These reversals show that LGBTI rights promotion is contingently based on political commitments by states and the advocacy of (trans)national activists, and necessitate a domestic internalisation of tolerance norms. Similarly, the 16 countries ranging from Ukraine to Morocco included in the EU’s ‘neighbourhood’ policy, where the membership perspective remains distant, show few positive results. Despite required commitments to human rights and gender equality, reviews have shown that self-serving EU relations have often obstructed rights advances, while most democracy indicators attest to stagnation as well.
In terms of development policies, alongside different geographical preferences and colonial linkages, the primacy of establishing trade relations continues to make a coherent development policy difficult to achieve. Furthermore, conditionality, i.e. the reduction or negation of aid when set conditions are not fulfilled, is embedded in unequal power relations between the EU and the Global South. Disputes with individual recipient countries or joint EU-Africa summit clashes over the EU’s rights promotion highlight the EU’s interventionist strategy, particularly when its rights agenda is being viewed as hypocritical in face of its protectionist trade, security, and refugee policies.
In the United Nations, the EU accesses and strategically uses UN bodies and other regional organisations, though the EU’s status as a UN observer constrains its work there as well. Another EU-internal issue emanates from the fragmentation of EU representative and executive functions. For instance, in the UN the EU member states pursue their foreign policies as principals, but the EU’s diplomatic service is tasked with coordinating common policies. The UN’s Human Rights Council represents an opportunity structure for the promotion of LGBTI rights globally, yet the way sexual rights norms are visibly highlighted in often asymmetrical power relations to individual states and blocs leads to polarisation.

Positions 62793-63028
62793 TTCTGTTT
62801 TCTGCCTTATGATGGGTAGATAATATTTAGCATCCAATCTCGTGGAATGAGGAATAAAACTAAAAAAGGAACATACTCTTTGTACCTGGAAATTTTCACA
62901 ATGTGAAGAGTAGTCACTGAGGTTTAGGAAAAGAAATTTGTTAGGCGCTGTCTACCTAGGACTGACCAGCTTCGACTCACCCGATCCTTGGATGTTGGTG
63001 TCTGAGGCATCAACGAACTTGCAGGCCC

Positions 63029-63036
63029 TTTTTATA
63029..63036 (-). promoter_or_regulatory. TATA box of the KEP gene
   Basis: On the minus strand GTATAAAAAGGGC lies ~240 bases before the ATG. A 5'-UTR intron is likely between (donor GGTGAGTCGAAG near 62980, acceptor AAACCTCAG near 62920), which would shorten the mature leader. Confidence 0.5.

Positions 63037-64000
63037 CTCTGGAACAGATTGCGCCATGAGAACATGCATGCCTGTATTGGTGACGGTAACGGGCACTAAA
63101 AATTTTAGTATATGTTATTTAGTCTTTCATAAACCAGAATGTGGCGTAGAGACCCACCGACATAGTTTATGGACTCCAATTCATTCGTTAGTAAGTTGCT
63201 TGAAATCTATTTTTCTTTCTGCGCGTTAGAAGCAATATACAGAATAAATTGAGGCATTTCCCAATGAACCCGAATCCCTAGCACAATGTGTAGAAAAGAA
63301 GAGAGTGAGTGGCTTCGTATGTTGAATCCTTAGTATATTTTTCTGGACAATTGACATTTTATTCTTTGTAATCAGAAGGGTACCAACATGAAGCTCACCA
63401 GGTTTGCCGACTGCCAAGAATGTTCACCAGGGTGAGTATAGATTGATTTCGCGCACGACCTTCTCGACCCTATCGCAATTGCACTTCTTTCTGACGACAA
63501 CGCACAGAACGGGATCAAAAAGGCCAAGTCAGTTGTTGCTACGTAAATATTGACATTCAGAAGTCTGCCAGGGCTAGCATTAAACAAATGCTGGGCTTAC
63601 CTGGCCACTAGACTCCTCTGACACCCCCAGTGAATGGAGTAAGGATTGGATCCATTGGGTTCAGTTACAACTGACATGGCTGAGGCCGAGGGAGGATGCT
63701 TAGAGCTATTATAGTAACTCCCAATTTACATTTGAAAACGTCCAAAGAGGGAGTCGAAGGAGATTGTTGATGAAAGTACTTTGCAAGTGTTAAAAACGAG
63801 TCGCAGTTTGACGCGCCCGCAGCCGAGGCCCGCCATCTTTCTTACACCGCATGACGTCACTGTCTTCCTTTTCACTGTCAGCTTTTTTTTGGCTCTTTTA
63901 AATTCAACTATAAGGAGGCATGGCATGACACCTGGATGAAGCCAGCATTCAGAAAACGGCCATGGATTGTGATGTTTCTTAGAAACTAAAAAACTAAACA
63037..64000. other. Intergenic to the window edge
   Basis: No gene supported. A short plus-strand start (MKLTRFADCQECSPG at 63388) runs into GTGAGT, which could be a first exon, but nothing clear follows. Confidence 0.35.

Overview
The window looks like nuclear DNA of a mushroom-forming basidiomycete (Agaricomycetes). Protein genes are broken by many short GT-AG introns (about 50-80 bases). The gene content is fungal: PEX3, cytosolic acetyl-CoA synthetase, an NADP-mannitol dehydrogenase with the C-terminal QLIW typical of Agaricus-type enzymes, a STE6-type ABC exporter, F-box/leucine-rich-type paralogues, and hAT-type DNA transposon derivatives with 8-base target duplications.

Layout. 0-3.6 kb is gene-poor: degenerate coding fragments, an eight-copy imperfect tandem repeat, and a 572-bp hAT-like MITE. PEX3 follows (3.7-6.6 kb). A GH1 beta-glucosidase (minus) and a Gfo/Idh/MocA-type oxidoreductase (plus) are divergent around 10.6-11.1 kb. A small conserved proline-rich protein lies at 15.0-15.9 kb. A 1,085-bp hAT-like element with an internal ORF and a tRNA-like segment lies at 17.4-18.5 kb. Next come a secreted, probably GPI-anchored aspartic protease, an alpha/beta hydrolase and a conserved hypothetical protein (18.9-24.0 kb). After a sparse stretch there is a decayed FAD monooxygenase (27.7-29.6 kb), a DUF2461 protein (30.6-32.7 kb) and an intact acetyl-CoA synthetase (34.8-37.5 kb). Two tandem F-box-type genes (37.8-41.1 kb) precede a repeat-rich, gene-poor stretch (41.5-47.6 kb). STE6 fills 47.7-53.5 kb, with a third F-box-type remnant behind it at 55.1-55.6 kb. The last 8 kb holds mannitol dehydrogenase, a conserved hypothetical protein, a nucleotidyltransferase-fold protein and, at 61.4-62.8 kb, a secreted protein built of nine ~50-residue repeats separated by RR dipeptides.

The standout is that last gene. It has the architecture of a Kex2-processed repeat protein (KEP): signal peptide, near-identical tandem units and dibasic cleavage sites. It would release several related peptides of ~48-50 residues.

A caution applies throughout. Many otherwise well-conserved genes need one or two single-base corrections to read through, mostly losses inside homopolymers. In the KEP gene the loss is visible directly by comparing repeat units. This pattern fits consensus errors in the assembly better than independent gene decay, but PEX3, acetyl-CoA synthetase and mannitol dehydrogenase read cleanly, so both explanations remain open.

Rethinking rights promotion
Considerable constraints such as the volatile standing of EU LGBTI policies (within the EU), as well as rapid but reversible normative transformations (in the case of EU enlargement) remain. Externally, limited incentives and selective engagement (in the case of EU Neighbourhood Policy), post-colonial resistance and conditionality (in the case of development policy), and a politics of optics (in the case of UN rights promotion) should prompt the EU to rethink existing promotion strategies. Given the normative disparities, geopolitical pressures, and constraining limits of the EU’s LGBTI promotion thus far, a broader focus on civil pluralism and democratic consolidation would make rights promotion more sustainable, and the EU a more effective actor.
Among the EU’s institutions and member states, awareness of the need to support human rights defenders has increased over recent years. This becomes evident in the gender-rights focused policy-frameworks and the augmented budgets for external civil society, human rights and democracy promotion policies.
A more reflective intersectional multi-actor strategy could mitigate culture wars and buttress democratic pluralism abroad by taking into account country-specific socio-economic needs, and the participation of a number of non-state actors including domestic rights NGOs, educational institutions and the media. It might also include a strategic widening of the LGBTI rights discourse towards broader civic pluralism in order to build alliances and avoid a stigmatising, narrow outlook on human rights. While no ‘magic bullet’ in these complex issues exists, an extended scope of actors and activities provides a more holistic way for the EU to promote human rights.
For more information, see the author’s new book, The European Union’s International Promotion of LGBTI Rights: Promises and Pitfalls (Routledge, 2021)
Note: A version of this article appeared first at The Loop. The article gives the views of the author, not the position of EUROPP – European Politics and Policy or the London School of Economics. Featured image credit: Norbu GYACHUNG on Unsplash